I do not live my business life with many regrets. I always try to advance the organization’s cause (otherwise, I wouldn’t be able to work for the organization). But hindsight is 20/20. We look for neat and innovative ways of raising funds (as well as awareness) in the fundraising world. But sometimes they backfire with unexpected consequences. What may have seemed like a good idea at the time, replete with honorable intentions, sometimes has the opposite effect.
A Good Idea: The Activist
The last few months saw a lot of buzz about a proposed television show on CBS called The Activist. CBS described it as “… an unprecedented series featuring six activists from around the world working to bring meaningful change to one of three urgent universal causes: health, education, and the environment. The activists will compete in missions, media stunts, digital campaigns, and community events aimed at garnering the attention of the world’s most powerful decision-makers, demanding action, now. The competing activists’ success is measured via online engagement, social metrics, and hosts’ input. The hosts will guide the activists through their journey, with plenty of surprises from high-profile public figures.”
This proposed TV show garnered immediate disdain and complaints from the fundraising world. (Read here.) Some likened it to The Hunger Games, pitting worthy causes against each other in a head-to-head competition for money. Many surmised that the money the charity itself would eventually receive would pale in comparison to the money that the hosts earned. Others actually said that through this show, “capitalism killed off empathy”. Ultimately, CBS is retooling the show as a documentary, showcasing the positive outcomes of activism. At first glance, this idea of the show appealed to me — why not have philanthropy and activism more prominently profiled? But, upon further examination, I realized that the show focused on the money and not the impact. As I have said numerous times, money is merely a tool to get you from Point A to Point B. The real core is the mission.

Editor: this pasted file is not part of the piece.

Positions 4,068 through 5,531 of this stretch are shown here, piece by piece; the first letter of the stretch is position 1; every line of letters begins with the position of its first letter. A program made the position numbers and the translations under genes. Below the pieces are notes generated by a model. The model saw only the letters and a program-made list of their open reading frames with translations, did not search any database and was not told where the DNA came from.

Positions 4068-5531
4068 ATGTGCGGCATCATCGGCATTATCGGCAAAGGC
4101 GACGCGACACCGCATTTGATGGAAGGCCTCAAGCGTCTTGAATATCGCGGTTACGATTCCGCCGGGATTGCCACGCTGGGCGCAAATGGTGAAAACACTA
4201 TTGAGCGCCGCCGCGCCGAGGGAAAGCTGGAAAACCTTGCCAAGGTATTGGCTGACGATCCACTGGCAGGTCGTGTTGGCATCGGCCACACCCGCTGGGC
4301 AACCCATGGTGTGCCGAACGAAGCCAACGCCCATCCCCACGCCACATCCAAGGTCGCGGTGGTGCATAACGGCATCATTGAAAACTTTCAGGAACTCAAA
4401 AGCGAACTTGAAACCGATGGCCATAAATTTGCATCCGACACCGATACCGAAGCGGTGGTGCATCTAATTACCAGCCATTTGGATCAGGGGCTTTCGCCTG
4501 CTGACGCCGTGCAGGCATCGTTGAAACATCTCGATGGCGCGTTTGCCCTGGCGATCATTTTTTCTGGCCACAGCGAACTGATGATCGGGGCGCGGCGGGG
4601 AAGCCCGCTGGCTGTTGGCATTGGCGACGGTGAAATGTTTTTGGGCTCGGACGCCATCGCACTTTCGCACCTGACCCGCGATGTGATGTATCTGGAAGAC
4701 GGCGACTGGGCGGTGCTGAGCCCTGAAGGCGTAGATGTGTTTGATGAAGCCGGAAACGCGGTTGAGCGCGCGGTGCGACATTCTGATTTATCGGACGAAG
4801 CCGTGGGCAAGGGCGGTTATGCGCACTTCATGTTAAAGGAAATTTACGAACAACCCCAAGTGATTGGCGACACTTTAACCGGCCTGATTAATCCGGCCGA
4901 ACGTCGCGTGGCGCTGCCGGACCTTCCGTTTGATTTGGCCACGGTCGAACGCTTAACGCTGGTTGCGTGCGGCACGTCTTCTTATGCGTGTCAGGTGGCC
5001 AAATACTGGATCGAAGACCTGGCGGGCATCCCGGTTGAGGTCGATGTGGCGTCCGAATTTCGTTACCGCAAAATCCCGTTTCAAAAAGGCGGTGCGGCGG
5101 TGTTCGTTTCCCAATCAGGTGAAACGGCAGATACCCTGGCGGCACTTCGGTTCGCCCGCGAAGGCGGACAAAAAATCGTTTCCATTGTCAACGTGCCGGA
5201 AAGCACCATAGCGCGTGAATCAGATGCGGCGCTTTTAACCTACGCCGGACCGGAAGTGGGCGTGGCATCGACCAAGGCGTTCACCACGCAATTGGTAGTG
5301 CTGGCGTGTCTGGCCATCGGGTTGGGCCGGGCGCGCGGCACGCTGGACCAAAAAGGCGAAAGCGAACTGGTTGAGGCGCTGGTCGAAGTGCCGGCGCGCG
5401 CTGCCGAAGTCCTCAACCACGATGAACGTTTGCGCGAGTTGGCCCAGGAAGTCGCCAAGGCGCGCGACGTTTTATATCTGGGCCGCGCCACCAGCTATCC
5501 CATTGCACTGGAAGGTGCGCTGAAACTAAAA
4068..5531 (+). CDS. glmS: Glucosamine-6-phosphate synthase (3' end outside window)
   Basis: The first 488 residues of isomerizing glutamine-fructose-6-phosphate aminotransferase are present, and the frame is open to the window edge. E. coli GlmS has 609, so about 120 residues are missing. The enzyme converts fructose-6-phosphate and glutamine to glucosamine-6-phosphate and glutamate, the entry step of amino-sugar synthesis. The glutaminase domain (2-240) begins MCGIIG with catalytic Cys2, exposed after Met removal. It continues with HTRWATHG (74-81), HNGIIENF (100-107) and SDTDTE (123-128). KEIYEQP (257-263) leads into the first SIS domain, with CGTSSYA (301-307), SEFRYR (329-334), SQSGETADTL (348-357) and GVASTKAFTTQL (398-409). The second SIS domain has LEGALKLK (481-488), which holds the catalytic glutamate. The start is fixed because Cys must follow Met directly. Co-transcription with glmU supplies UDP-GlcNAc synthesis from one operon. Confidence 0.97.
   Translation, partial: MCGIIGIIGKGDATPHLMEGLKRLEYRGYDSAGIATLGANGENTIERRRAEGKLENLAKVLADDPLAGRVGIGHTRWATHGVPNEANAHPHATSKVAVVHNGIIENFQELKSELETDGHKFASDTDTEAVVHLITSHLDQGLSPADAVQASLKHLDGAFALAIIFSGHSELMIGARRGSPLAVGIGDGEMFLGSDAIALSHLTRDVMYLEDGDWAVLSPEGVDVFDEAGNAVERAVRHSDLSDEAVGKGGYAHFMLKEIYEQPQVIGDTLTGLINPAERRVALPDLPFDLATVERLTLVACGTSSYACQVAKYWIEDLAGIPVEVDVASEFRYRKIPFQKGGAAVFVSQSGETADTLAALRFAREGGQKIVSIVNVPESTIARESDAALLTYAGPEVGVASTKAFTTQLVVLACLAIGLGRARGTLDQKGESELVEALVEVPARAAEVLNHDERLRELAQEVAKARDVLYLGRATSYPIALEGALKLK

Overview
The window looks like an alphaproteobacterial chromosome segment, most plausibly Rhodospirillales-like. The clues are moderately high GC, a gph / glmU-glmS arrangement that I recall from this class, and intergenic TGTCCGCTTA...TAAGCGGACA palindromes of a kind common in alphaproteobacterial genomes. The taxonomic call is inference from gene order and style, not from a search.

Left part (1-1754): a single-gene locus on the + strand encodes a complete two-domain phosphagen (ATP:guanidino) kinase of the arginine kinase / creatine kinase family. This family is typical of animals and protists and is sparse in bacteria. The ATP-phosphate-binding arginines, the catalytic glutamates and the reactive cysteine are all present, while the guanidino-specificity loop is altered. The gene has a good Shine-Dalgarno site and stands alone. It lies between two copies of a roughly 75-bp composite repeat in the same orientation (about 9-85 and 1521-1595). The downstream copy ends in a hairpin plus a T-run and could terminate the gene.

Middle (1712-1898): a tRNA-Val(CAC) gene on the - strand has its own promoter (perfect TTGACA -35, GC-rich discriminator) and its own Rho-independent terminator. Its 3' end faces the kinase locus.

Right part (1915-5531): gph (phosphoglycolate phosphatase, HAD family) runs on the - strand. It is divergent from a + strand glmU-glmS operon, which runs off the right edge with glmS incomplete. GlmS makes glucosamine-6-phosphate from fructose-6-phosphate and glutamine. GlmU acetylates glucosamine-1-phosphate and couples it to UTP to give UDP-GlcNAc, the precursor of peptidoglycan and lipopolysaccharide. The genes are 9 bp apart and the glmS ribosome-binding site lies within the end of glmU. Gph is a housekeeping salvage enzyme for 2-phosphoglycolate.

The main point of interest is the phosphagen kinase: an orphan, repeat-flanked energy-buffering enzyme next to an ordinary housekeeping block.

A Good Idea: Reducing Overhead
Juxtapose The Activist with charities claiming 100% of the donations go to the cause (i.e., NO overhead). That concept is misleading. Somebody is paying the professionals to run the organization. Somebody is keeping the lights on, the website updated, and the gifts processed. These actions may appear to be noble at first (nobody wants their funds to go towards the toilet paper at an office). However, it sets up some false expectations and treats fundraising overhead like a bad thing.
Furthermore, that overhead concept (always keep the overhead as close to $0 as you can) sets up a dynamic whereby staff can be exploited, overworked and underpaid. Not quite the image that a charity wants to portray. Nobody wants to see money squandered on unnecessary expenses. Additionally, few are motivated by paying for the charity’s database system. But it is unrealistic to believe that there are no costs associated with running a charity. Being transparent about the true costs to run a charity is necessary if we are ever to break ourselves free of the ‘overhead shackle” theory.
The commonality here is that both The Activist, as well as the Overhead example can be seen as a good idea at first blush. Involving more people involved in philanthropy is a good thing, right? Showcasing charities would just raise all boats. And with respect to the Overhead issue — donors want to ensure that their heard-earned donated monies are being used judiciously.
While I believe that while these two examples show how the idea can go off the rails, it must first be taken as a positive sign. I think that everyone involved in these concepts had the best of intentions at the beginning and just lacked some deep analysis of the consequences of the actions. Today, we are all too quick to publicly lambaste and chastise others, especially on faceless social media. I’ve always maintained that it is easy to complain about a situation, but it takes true leadership to find workable solutions.
Until next week